Improving Urban Schools: Leadership and Collaboration

Improving Urban Schools: Leadership and Collaboration

Improving Urban Schools: Leadership and Collaboration

Improving Urban Schools: Leadership and Collaboration

Synopsis

The improvement of urban schools is one of the major challenges facing practitioners and policy-makers today. Issues related to poverty create particular difficulties in urban schools, and the emphasis on market-led improvement strategies has tended to add to these challenges. In addition, strategies for 'raising standards', as measured by aggregate test and examination results, can result in marginalisation or exclusion of some groups of learners. Drawing on research evidence, Improving Urban Schools addresses the question of how primary and secondary urban schools can be improved in a more inclusive way. The authors argue that urban schools and their communities have within them expertise that tends to be overlooked, and latent creativity that should be mobilised to move thinking and progress forward. They show that new approaches to leadership, various forms of collaborative school-to-school partnerships, and major changes in national policy development are needed to make use of this untapped energy. The book includes vivid accounts of these activities to shed light on what really happens in urban schools, and presents practical strategies for school leaders and practitioners who want to make a difference in urban schools.

Excerpt

Urban schools have historically been regarded as posing a series of problems for those who manage them, for those who teach in them and for those who attend them. In consequence, these problematic urban schools have frequently been the subject of a range of sometimes limited and sometimes counter-productive policy initiatives. Currently in the UK setting, all schools have been subjected to the reforming drive of a national system of inspections. The consequences have been that many urban schools have been designated as 'failing' in relation to the government's intention to raise standards.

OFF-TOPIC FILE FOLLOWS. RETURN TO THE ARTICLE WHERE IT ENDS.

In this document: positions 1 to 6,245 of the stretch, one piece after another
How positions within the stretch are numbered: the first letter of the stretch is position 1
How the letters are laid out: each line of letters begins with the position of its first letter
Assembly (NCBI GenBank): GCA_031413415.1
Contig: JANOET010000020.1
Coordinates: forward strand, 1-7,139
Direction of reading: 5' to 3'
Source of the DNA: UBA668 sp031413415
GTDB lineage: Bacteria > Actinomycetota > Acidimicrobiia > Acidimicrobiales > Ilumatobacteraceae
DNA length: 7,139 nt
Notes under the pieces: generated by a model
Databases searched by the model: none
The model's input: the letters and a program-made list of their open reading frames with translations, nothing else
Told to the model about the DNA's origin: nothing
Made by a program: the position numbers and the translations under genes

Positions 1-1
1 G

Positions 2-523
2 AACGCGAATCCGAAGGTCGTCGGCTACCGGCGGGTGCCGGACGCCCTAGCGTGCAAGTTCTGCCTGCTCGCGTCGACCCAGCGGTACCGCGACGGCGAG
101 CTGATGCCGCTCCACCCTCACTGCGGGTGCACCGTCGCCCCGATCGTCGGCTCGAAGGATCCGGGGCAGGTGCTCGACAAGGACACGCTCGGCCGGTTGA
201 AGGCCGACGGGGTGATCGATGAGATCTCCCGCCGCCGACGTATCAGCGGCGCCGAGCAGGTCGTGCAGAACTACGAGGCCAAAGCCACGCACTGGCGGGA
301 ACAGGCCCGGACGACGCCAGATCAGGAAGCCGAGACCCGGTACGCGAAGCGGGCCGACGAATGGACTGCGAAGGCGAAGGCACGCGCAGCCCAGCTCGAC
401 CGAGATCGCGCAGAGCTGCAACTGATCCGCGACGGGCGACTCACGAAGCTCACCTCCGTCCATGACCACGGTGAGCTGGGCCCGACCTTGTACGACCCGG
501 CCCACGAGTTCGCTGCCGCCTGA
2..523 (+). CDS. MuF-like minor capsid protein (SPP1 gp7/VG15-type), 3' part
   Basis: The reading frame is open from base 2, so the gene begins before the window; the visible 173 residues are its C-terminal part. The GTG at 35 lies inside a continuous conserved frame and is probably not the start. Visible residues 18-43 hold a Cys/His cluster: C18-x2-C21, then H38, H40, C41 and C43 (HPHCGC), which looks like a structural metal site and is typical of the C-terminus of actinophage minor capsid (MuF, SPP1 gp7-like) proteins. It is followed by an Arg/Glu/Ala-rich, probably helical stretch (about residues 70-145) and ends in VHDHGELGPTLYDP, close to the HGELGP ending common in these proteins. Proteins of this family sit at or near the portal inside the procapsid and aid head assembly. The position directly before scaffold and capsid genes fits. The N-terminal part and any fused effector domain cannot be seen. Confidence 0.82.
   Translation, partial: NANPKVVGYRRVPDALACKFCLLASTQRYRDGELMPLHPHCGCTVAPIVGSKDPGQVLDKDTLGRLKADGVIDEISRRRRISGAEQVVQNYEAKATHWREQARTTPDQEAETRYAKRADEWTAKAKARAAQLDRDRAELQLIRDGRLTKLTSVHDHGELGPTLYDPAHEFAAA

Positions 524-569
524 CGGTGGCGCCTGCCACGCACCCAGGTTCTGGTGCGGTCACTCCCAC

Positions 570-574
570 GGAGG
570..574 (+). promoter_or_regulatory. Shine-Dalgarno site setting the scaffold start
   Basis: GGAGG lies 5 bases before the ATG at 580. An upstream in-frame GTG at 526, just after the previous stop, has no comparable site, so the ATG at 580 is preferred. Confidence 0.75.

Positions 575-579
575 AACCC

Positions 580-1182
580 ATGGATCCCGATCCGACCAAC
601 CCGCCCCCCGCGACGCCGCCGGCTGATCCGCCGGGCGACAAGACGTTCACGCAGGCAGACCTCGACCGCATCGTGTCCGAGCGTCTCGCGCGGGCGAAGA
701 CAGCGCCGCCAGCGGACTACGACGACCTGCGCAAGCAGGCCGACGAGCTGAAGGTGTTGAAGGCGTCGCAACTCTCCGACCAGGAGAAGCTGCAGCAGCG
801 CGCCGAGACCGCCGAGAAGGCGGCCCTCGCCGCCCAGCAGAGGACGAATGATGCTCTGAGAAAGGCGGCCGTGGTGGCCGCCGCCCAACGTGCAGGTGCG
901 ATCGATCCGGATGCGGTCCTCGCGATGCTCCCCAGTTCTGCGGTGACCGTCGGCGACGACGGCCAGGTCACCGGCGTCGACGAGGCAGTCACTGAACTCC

In this collection, a number of contributors have come together to explore some alternative ways forward. This book sets out to explore some of the dilemmas that surround the urban school in the English context, although it does draw on research evidence from urban settings elsewhere, particularly from the USA. All the contributors to this series take a common approach towards urban schools. As they argue in the introduction to this collection, 'we refer to schools that are mostly located in declining inner-city and suburban areas, and where the population is drawn from the poorest and least advantaged sections of the community'. The contributors argue that neoliberal inspired reforms combined with a growth in economic polarisation in the UK have worked together to compound the marginalisation of some urban learners as well as widening the attainment gap. Thus, in this book, the impact of the wider social context, of what happens 'beyond the school gates' is attended to in a serious and scholarly manner.

'Improving Urban Schools' provides a thorough account of the policy background that frames the urban school. As with much research elsewhere, the contributors acknowledge the powerful impact that positive and enabling leadership can make to an individual school. As they also recognise, the 'trick' is to bring off a form of democratic leadership in challenging material circumstances and in a policy environment that contradicts the ethics and . . .

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